Sunday, September 15, 2019


It’s been, as is often said, as though a switch was thrown, the change from endless sunshine to five days of dark drizzle was sudden and disappointing. But the next week looks decent so there’ll be lots of outdoor time because it’s still nice and warm.
Today’s dawned dark and the ground is soaked, but there’s no rain for the big dog walk this morning.
We had quite the windstorm yesterday. The tarpaulin over my Marijuana plants was flapping like crazy but held up. It’s working well but time will tell if my plants mature without developing mold.
Well I’m excited. The section of lawn I first seeded is now dense and green and gorgeous. And this morning, I’m seeing the first shoots emerging on the much larger second section that I seeded. If it comes up as densely, my yard is going to look immensely satisfying to me.
Yesterday was a day of idleness. I’ve naught to report except the following story about the sweet, sweet taste of vindication.
My friend Beth and I are overjoyed by the exposure of a truly nasty man and former colleague of us both—a theatre director named Bob Baker. I did a play called North Shore Live  with him and Beth did Owl and the Pussycatwith him. We both came out of the experience absolutely loathing both Baker and his partner, Tom, who was an actor in both shows.
I had an idea for a small show to showcase the incredible talents of my friend, Nicola Cavendish. She liked my scenario and suggested the actor, Tom Wood, to be her co-star. Tom’s partner Bob Baker signed on to direct. It was the first original production of the theatre I’d built and ran. It was also the first time I’d produced a professional show or drafted a scenario.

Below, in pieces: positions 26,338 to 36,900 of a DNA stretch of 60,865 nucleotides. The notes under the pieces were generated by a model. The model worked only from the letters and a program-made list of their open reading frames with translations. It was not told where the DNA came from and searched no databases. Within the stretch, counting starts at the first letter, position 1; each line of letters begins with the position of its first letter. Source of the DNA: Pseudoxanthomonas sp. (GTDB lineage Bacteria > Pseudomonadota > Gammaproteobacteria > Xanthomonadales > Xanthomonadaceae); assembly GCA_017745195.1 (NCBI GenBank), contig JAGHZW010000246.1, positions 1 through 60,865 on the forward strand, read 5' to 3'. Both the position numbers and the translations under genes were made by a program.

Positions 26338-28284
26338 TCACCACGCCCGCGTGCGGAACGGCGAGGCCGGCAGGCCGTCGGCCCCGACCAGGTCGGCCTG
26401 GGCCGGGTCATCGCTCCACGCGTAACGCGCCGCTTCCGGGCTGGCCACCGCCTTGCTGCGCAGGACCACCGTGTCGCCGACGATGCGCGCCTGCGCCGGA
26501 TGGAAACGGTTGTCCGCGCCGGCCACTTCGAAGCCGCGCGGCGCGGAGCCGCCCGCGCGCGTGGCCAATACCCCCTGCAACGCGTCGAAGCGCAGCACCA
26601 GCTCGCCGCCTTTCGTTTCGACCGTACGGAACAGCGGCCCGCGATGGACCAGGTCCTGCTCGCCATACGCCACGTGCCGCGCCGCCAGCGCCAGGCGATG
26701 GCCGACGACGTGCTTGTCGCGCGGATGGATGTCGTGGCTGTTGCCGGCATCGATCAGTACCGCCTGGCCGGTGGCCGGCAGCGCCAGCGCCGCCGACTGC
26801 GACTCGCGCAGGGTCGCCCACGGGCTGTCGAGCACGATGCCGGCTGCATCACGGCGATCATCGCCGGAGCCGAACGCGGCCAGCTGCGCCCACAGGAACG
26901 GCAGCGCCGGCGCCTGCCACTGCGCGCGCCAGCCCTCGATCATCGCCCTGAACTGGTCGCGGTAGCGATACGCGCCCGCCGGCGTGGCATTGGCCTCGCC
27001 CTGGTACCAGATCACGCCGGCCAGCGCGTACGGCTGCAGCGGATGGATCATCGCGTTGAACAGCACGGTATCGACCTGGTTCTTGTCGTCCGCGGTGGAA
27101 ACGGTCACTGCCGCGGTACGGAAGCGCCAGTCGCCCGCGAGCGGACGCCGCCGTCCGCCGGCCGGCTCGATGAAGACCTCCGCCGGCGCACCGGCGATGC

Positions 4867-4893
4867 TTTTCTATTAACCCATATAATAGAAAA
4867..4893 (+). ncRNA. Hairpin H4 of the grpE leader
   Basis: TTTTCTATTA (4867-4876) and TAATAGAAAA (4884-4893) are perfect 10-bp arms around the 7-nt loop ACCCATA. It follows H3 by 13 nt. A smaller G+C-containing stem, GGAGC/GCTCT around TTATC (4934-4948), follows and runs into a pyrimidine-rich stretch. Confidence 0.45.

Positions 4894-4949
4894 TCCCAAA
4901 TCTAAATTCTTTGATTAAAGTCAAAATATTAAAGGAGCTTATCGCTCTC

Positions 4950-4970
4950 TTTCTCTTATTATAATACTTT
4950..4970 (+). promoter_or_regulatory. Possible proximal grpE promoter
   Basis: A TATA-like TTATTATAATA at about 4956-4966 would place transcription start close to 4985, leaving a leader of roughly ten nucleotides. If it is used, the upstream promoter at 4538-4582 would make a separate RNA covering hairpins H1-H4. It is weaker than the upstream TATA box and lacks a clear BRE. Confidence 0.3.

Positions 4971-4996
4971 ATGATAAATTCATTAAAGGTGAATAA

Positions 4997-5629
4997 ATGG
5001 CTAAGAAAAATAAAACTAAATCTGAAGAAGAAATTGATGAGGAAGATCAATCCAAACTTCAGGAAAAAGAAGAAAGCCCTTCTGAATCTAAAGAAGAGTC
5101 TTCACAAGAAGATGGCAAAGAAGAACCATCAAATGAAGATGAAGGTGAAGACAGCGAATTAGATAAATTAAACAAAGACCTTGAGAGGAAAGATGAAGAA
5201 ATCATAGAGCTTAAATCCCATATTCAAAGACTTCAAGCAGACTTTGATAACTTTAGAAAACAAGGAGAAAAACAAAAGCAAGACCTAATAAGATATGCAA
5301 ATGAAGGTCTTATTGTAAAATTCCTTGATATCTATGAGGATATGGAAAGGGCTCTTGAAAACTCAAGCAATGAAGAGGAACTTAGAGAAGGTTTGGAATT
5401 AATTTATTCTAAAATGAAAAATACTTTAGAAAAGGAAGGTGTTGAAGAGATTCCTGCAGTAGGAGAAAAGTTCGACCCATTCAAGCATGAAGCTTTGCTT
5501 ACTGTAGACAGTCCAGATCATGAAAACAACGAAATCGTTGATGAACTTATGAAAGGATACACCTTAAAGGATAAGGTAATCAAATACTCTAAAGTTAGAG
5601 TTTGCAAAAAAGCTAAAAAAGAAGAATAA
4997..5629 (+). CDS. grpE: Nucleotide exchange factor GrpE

To make a long, wonderful story short, our very technically complex and demanding show got a rave review in Variety Newspaper, published in New York and suddenly we had a huge, huge hit on our hands. But when I went to negotiate our play’s future (a national tour), Bob and Tom (not Nicky) hired a lawyer and claimed ownership of our play.
Ultimately my employer won one third of the rights to the play based on my contributions. That’s how it should have been, but the betrayal of people I thought were friends and to whom I’d given a tremendous opportunity and showcase was soul destroying for me.
Well… That was then (the early 1980s). This is now; here is a newly released announcement from Canadian Actors’ Equity, the union of professional actors, dancers and stage managers: “Bob Baker has been expelled from Equity. ‘Equity is firm in its resolve to ensure the safety of its members in the workplace. There is no place for toxic workplaces; bullying, personal or sexual harassment in Equity workspaces.’” 
Both Beth and I feel vindicated. We both spoke about Bob to Marhsa Lederman of the Globe yesterday and it felt good to know a serially abusive theatre director is being exposed for what he is. It’s been a long, long, long time coming. Here’s a link to the resultant article.

Saturday, September 14, 2019

A Good Time

Thursday, I didn’t have a spa all day that day because of the endless rain. Consequently, when I got into the tub early yesterday morning, the world felt right and good again. I love that spa and being warm all over when outdoors. Plus: Although rain was predicted, it didn’t rain all day 
Sheba and I headed off to the dog-walking group after my spa. Her foot seems fine! After that, I dropped her off at home and went into the village to shop for last minute supplies and then came home to finish the salad, cook the beet pasta—using beets from my garden by the way—and to clean up. And, I had another spa.